The Seven Deaths of Evelyn Hardcastle by Stuart Turton

This is the second book I have read recently with “seven” in the title, the other being the Seven Husbands of Evelyn Hugo which I enjoyed very much. Turton’s book, which was originally entitled The Seven and a Half Deaths etc (now that’s an eye-grabber) is a very different proposition. Essentially a murder mystery, it is also so much more. It’s also an existential exploration of what it means to be human – different kinds – and the ways in which we suffer for our sins, seek redemption, and/or must face the consequences of our actions. The setting is a decaying manor house, Blackheath, in the English countryside. The period appears to be the 1920s or something akin to that. A a group of guests have gathered to celebrate or be part of a memorial of a gruesome death that occurred many years earlier, and which has affected the Hardcastle family ever since. When one of the guests, a man we think is called Aiden (reading the book will explain why we only “think”), learns that the hosts’ daughter, Evelyn, is to be murdered that night and he has to uncover the identity of the culprit or else remain trapped in the manor house, reliving the same day over forever, you wonder what on earth is going on.

As each new day dawns, Aiden is thrust into a different body, viewing the world and the other guests from that perspective – a servant, a privileged gentleman, an artist, a con man, a doctor etc etc. Awareness of his previous day’s existence should work to help him solve the crime that doesn’t appear to be one, but it is just making things more convoluted and difficult to resolve. Add to that a brutal mystery man determined to murder anyone who comes close to solving the murder and a guy wondering around with a plague mask on whispering instructions and the entire house party takes on a surreal and sinister mood. Forming alliances and making enemies, Aiden is thrust into a body he thought he’d finished with, only to relive sections of the previous days, making matters worse. But time is ticking and Aiden will do anything to escape this hell…

While I really appreciate the idea behind this plot and the writing (which was really lovely in parts and excellent throughout), I also reached a point I too would do anything to escape this hell. I found the story hard to get into and, when I did, I didn’t care enough about the characters as I would have liked. They were all shallow, unpleasant, oft-times confusing and the purpose behind this never-ending Groundhog style day, but from alternate perspectives, became exasperating.

It wasn’t until near the end that the concept behind Blackheath and what it represents is revealed. Like the rest of the book, it’s clever (though some might not think so), but I was more relieved to be finished than gratified. That said, many have raved about this book, which is sort of an Agatha Christie on steroids. I did enjoy it very much at times, and can really appreciate the plotting and effort involved, but I think Evelyn could have died a fewer deaths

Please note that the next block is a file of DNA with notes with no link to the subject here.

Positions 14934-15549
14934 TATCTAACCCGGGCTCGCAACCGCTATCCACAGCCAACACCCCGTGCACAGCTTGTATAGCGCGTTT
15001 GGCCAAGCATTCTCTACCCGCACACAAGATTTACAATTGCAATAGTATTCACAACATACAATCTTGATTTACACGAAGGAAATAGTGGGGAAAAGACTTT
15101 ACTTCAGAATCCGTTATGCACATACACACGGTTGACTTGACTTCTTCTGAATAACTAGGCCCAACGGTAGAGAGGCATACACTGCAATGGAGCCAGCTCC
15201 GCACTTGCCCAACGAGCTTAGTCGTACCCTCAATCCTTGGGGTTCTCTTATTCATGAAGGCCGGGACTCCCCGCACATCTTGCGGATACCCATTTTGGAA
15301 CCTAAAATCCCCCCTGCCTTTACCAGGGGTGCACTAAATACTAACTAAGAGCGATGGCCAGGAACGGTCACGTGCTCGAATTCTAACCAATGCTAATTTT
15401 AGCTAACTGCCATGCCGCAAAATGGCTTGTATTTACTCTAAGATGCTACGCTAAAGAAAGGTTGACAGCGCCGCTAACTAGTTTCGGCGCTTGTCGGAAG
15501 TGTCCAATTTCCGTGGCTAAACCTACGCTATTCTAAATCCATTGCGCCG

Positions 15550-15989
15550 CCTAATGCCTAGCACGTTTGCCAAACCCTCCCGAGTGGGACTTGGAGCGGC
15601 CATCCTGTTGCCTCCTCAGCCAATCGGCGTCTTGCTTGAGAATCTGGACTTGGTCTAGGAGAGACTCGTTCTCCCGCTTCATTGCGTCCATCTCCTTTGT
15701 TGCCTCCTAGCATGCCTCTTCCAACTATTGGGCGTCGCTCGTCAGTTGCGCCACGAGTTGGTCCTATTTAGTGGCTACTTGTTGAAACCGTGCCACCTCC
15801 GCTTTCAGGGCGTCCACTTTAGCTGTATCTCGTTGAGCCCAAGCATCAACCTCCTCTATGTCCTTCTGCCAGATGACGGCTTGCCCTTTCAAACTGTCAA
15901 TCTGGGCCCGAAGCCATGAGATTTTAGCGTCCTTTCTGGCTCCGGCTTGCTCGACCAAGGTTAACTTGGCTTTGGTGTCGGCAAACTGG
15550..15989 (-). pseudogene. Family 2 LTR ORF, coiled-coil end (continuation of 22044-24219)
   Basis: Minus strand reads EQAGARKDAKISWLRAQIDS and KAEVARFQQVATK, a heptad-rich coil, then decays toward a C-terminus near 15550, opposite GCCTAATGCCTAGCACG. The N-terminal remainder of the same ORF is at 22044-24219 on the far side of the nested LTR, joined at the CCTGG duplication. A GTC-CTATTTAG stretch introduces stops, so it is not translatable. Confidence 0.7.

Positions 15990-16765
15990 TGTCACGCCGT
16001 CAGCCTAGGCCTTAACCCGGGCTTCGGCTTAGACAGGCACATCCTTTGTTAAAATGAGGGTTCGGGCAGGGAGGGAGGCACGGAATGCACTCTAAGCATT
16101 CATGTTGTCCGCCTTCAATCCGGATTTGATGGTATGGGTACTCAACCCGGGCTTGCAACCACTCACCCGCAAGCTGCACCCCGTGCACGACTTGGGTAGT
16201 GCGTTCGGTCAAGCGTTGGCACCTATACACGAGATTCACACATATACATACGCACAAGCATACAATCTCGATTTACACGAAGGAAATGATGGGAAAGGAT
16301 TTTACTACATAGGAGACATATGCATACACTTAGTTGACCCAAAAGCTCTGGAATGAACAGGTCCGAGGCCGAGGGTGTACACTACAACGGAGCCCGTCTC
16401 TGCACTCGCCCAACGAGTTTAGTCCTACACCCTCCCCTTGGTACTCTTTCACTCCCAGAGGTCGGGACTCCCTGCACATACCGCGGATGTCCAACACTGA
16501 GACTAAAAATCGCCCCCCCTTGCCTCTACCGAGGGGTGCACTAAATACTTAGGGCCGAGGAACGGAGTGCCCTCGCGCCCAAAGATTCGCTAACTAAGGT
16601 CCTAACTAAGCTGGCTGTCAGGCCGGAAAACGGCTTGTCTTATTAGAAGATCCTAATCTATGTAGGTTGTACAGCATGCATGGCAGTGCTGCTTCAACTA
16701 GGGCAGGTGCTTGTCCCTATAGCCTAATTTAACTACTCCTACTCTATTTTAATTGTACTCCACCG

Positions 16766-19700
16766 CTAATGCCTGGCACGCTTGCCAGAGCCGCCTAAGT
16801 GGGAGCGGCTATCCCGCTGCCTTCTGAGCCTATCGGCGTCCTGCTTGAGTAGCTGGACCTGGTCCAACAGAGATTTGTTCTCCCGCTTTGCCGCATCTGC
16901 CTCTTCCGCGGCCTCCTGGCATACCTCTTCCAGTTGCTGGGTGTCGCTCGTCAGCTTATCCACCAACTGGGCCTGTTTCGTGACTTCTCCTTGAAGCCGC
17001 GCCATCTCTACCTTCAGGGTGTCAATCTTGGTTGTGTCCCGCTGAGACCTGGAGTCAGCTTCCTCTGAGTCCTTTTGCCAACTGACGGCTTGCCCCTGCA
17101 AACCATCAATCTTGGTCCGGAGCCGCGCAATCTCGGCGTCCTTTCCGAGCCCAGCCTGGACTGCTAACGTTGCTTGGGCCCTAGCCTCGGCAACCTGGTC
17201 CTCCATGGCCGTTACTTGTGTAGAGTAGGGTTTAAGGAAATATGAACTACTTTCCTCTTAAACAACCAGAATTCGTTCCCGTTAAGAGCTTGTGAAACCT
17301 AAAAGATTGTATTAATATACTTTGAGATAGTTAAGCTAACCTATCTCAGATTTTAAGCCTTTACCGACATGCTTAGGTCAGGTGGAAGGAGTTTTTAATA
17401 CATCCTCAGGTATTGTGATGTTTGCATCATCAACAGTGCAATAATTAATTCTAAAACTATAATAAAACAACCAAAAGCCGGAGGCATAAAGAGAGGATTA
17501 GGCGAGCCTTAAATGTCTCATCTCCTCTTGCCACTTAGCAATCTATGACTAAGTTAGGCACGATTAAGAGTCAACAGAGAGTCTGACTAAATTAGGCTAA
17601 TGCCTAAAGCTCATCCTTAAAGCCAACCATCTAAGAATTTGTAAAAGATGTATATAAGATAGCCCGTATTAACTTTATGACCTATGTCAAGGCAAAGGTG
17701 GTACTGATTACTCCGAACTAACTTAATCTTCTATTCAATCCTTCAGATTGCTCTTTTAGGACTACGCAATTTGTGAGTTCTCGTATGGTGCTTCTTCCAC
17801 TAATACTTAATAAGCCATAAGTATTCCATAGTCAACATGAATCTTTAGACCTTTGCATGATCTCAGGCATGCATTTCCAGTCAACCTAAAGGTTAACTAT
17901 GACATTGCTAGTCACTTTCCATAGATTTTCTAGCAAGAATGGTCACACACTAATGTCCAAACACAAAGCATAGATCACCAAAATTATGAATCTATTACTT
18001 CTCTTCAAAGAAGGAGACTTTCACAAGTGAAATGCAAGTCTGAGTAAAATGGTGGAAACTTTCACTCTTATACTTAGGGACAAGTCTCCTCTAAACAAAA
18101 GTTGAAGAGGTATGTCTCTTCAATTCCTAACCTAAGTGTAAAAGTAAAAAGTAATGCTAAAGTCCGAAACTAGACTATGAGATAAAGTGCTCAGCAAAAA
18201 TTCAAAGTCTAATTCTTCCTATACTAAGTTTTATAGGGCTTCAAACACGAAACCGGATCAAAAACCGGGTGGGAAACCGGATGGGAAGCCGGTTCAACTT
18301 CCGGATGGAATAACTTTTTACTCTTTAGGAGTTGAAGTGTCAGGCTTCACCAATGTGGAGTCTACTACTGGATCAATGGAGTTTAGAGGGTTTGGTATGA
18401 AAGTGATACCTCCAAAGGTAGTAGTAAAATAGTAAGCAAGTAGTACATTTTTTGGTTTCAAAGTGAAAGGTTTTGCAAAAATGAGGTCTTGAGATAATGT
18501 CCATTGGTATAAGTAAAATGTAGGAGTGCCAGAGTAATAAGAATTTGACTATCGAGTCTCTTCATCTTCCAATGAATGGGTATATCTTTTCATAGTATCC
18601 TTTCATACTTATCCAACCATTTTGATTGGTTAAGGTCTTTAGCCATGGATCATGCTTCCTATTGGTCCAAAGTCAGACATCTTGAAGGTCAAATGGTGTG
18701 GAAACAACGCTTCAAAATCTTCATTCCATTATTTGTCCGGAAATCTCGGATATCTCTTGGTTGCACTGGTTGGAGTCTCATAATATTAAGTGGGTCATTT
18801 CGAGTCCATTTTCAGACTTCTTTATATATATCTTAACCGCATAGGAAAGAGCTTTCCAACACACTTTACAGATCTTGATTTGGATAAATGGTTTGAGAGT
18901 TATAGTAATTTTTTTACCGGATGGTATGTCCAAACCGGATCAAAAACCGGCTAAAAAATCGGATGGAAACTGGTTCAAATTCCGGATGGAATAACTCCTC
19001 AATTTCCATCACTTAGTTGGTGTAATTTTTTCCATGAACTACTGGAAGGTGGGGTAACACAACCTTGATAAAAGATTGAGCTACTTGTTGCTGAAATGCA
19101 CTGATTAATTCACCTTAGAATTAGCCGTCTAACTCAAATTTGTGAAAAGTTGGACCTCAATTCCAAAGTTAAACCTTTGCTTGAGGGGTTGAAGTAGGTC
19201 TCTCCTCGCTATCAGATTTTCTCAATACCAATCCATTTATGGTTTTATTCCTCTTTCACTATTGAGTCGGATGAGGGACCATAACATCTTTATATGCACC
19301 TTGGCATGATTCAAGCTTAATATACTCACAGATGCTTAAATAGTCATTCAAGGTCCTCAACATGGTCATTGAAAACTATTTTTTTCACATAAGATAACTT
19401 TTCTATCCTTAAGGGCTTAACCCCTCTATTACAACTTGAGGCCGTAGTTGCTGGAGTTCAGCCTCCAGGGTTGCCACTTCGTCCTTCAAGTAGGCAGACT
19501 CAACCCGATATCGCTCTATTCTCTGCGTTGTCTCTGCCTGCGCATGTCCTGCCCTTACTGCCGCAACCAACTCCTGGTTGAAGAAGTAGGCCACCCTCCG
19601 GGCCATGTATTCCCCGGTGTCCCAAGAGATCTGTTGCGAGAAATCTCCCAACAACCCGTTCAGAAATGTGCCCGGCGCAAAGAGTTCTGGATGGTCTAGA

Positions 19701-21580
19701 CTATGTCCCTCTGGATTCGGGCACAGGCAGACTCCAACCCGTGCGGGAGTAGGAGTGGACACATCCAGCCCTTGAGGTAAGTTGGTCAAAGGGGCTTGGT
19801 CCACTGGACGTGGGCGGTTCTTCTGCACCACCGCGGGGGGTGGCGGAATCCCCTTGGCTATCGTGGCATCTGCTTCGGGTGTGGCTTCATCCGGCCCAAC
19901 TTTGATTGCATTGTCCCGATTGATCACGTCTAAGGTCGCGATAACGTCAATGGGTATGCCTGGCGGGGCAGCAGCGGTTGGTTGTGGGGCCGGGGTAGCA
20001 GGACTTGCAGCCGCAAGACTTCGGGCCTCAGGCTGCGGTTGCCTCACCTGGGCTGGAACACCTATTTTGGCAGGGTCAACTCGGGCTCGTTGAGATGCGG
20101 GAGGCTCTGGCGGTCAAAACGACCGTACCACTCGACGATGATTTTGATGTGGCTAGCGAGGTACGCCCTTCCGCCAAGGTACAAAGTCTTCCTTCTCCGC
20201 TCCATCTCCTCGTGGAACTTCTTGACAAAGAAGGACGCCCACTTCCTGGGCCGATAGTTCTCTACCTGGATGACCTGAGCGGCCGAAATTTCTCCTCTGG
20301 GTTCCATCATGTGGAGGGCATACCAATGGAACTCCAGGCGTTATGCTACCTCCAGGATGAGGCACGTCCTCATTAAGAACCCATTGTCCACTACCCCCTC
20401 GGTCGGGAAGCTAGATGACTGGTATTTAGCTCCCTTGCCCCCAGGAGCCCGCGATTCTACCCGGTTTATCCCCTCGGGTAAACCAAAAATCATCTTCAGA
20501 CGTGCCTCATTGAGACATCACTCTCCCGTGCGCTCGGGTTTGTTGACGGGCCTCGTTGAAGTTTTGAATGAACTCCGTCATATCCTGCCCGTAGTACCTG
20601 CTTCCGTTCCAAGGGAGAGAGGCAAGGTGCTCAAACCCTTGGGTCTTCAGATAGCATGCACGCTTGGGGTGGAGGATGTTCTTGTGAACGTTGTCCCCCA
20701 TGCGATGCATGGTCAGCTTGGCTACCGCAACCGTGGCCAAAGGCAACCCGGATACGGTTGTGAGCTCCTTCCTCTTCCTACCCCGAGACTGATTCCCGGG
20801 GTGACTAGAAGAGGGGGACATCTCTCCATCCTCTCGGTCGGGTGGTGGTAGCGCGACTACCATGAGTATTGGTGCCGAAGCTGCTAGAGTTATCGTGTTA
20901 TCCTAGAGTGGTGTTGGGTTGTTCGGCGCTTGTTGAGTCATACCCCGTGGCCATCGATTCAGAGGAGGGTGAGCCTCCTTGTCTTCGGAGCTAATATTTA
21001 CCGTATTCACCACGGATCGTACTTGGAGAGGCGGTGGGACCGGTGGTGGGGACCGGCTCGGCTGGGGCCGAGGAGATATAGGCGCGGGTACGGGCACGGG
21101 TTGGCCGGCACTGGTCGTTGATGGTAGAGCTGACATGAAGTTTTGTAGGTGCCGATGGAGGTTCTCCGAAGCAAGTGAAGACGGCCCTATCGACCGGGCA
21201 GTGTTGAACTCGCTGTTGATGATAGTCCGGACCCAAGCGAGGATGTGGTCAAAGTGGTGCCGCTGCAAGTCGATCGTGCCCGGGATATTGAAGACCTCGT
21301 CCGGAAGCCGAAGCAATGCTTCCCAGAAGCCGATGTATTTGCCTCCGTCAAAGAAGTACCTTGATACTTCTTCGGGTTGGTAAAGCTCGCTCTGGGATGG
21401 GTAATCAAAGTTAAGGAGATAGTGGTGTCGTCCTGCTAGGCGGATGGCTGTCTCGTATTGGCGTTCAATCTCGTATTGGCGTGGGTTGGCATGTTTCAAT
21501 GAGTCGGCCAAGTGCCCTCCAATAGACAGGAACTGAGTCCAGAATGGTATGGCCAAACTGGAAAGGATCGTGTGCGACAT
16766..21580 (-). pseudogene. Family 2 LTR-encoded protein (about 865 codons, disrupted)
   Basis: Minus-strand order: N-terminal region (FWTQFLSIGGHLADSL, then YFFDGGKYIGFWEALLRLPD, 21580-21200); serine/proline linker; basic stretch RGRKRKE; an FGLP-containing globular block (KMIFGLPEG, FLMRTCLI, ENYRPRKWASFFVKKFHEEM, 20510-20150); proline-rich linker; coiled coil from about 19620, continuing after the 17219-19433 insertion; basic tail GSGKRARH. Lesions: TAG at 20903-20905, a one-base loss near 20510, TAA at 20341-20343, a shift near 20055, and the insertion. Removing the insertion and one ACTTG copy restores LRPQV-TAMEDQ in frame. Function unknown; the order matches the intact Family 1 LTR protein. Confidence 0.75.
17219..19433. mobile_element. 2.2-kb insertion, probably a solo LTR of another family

Tags: , , , , , , , ,

Comments: No Comments

Book Review: The Monogram Murders by Sophie Hannah

Having adored The Monogram Murders - Pembunuhan Monogramthe BBC TV series, Poirot, starring David Suchet and having committed the literary cardinal sin of never reading one of Agatha Christie’s books featuring the Belgian detective (though I have read others), I thought I should give Sophie Hannah’s wonderfully titled novel, with the simply gorgeous art deco cover a whirl.

I am glad I did.

In this book, Poirot has, for some inexplicable reason, moved out of his accommodation and is living in a boarding house across the street where, conveniently, a young Scotland Yard detective, Edward Catchpool, is also staying. Acting on the recommendation of Catchpool, Poirot frequents the Pleasant Coffee House to take his meals. The book opens when Poirot is dining and a young, firghtened woman enters the coffee house and states that only when she is dead, will justice have been done before she exits, stage left.

When Catchpool is called upon to investigate the mysterious death of three motel guests, who all died at the same time in their rooms, Poirot senses that the young woman’s fears and this case are linked and thus the scene is set for Poirot to not only use his “little grey cells’ to prove they are, but educate Catchpool in the finer points of investigation. Journeying from London to a small village in the British countryside, Poirot and Catchpool find the answers to their present mystery lie in the past. But it’s up to Poirot to help the inexperienced Catchpool build those temporal bridges and join the literally bloody dots.

While I am not familiar with the style in which Agatha Christie wrote her Poirot books, there’s no doubt that when reading Hannah’s homage, it was easy to conjure a picture of Suchet as Poirot, fussing over his moustache, being particular about his things and places, so accurate was the dialogue and the descriptions of the vertically challenged, portly detective’s idiosyncrasies and ways of interacting with suspects. The language evoked a time and place very well as it did a range of eccentric British characters.

The climactic scenes with the revelation of just “who dunnit” did drag slightly, but other than that, this was an easy, delightful read that evoked the past in a charming, porcelain tea-cup way that made reading the book an easy pleasure.


Tags: , , , ,

Comments: No Comments